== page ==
I want to thank all of the readers who left comments on last week’s posts: What Do You Think: Unequal Financial Handouts From Parents and Unequal Financial:Handouts Would You Turn Down a Gift From Your Parents? I appreciate the honesty and sincerity in your words. I wanted to leave a few last remarks on the topic.
I have never dealt with financial inequality in my own family. For the most part my parents treat my brother and I equally. If my mom buys something for me she makes every effort to purchase a gift of equal value for my brother or his family. There is only one time in my entire life that I can remember my parents not evening the score. They once paid for gutter covers for my brother’s house, but did not offer my husband and I any money in return. When I brought the inequality to my parents attention, (I only mentioned it because the discrepancy had gotten into my husband’s craw), they offered to write me a check for the same amount of money. (I did not take them up on that offer.)
My parents do not have a lot of money, which may make it easier for them to treat my brother and I fairly. I really cannot say. I do think it helps that my brother and I hold/held down high paying technical jobs and that we are both careful with money. Thankfully neither one of us has ever needed to rely on my parents. When we were growing up my father stressed the importance of a college education. My parents paid for our college expenses with the understanding that once we received our diplomas we would be on our own.
As for my own immediate family, I have only one child, so I cannot comment on financial equality among children in my own household. Though I hope I would always be fair, I’m sure that many other parents who treat their children unfairly once believed the same thing. In an ideal world wouldn’t we want everyone to be treated equally?
Although I have not dealt with financial inequality in my own life I have certainly witnessed it within my extended family. Regardless of the reason for unequal financial handouts the result is usually the same: someone gets hurt. No matter how strong and capable you are it can be difficult to watch a sibling receive financial handouts from your parents, especially when that sibling does not appear to work as hard or focus on saving as much as you do. There is nothing worse then seeing a loved one hurt by members of his or her own family. Parents may feel that they are simply providing more money to one of their children, but in reality the other child is left feeling unappreciated and unloved.
In my heart I like to believe that most parents do not willing hurt their children. I like to think that these parents do not realize how their actions are perceived by the children who are not receiving gifts. I hope that they want the best for all of their children, not just the one who is always holding a hand out for them to fill.
Am I being naive? Perhaps parents know exactly what they are doing and proceed with their actions fulling knowing that one of their children will be hurt. Maybe they think that their other child is strong enough to handle their decisions. Perhaps they really just don’t care.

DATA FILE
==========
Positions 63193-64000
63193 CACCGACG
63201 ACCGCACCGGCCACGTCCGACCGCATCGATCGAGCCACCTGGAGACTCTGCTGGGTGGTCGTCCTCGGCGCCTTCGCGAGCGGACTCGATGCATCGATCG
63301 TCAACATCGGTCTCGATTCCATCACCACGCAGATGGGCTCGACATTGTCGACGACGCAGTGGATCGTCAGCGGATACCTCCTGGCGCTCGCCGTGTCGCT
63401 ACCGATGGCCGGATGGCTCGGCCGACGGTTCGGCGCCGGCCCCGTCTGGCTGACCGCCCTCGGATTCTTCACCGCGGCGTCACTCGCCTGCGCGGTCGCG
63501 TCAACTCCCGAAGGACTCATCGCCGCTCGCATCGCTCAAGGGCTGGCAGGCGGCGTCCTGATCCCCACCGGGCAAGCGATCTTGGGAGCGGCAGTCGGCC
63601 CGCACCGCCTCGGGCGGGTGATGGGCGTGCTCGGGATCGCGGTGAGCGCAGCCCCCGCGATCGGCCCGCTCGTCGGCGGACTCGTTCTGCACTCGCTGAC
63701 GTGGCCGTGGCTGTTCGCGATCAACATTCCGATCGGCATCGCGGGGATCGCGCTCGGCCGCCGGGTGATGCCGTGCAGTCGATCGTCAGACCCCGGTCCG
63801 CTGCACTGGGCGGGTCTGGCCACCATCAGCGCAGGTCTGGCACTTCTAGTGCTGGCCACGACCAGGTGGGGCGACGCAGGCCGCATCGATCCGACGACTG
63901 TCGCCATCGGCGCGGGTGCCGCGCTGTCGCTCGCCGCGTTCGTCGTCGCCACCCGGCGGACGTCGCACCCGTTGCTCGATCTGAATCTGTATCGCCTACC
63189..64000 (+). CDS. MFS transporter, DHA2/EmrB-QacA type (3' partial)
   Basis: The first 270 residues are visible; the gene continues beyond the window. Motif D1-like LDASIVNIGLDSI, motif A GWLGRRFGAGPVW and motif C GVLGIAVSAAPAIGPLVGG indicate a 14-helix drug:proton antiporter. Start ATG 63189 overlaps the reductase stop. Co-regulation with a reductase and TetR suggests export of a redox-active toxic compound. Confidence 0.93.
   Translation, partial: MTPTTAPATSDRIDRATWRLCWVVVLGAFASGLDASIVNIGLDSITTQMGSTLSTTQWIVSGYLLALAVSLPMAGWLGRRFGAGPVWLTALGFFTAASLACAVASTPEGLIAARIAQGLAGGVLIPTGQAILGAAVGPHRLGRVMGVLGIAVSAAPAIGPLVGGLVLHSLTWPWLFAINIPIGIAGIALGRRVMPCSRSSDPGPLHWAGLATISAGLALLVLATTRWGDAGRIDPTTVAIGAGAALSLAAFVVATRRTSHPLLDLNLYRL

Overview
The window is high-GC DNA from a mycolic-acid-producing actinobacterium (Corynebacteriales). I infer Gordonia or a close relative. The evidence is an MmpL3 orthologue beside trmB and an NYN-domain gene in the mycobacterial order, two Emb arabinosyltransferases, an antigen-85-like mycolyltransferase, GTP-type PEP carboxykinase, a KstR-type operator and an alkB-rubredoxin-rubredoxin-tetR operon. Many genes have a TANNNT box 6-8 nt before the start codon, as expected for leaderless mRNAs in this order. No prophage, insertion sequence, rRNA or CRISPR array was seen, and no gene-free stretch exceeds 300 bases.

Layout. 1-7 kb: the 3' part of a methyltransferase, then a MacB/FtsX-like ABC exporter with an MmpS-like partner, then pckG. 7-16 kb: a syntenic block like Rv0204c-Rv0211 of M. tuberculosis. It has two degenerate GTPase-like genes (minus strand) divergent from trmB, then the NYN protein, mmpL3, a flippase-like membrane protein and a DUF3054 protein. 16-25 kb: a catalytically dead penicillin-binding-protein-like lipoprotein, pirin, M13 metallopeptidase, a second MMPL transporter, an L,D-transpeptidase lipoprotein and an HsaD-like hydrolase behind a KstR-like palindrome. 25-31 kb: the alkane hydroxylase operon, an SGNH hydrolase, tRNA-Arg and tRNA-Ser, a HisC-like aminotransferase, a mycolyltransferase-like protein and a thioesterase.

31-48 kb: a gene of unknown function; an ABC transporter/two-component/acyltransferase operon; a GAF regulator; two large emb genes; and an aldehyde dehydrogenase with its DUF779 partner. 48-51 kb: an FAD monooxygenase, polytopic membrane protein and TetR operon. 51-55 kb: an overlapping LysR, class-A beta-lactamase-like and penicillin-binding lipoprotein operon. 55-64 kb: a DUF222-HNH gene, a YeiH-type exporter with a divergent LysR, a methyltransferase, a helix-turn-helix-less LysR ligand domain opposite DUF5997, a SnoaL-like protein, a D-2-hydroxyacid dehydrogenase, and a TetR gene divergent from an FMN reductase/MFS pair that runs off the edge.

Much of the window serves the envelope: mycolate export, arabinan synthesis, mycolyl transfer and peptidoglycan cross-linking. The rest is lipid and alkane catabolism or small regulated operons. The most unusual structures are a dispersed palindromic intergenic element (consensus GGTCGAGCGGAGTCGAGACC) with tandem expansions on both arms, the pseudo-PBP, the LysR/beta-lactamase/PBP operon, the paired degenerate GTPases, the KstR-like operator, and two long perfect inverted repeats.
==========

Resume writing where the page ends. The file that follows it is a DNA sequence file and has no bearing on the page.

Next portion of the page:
From what I’ve seen in families where financial inequality exists there is also a lack of communication among family members. The golden child continues to receive handouts, while the other child sits by unable to speak up about the situation. Of course, in these situations communication may not matter. When the topic is broached the parents usually have one reason or another to continue favoring a child and while the parents try to legitimize their actions the other child may hear nothing but excuses.
The best course of action in this situation is to try and release the bitterness you feel. You have to accept the situation for what it is and try not to let the negative feelings overwhelm you. At the end of the day you have absolutely no control over the way your parents dole out their money, so your best action is not to brood over the fact that you are being treated unfairly.
If you are lucky enough to be successful then the good news is that you don’t need your parents money. You made it on your own. You can count the blessings in your life and focus on the positive things that surround you. Do you have a good relationship with your spouse or significant other? Are the people in your life healthy and strong?
I know that this won’t make up for the injustice you feel, but the truth is you have little to no say in the matter. If your brother or sister is willing to put his or her hand out for money your parents will continue supplying them with gifts. This will probably continue for most if not all of their adult lives. Since the situation is unlikely to go away your best option is to try to relax, breathe and do your best to look beyond it.
I realize this is all easier said then done. Believe me, I do, but in time it does get better if you change your frame of mind about it. I am thankful that we do not need the support of other family members. It doesn’t make their actions right, but it does feel good knowing that we don’t need to rely on anyone other than ourselves. These days I’ve changed my perspective on the topic of unequal financial gifts from family members. I know I can’t do anything about it and as a result I’ve decided not to carry all of that bitterness around with me anymore.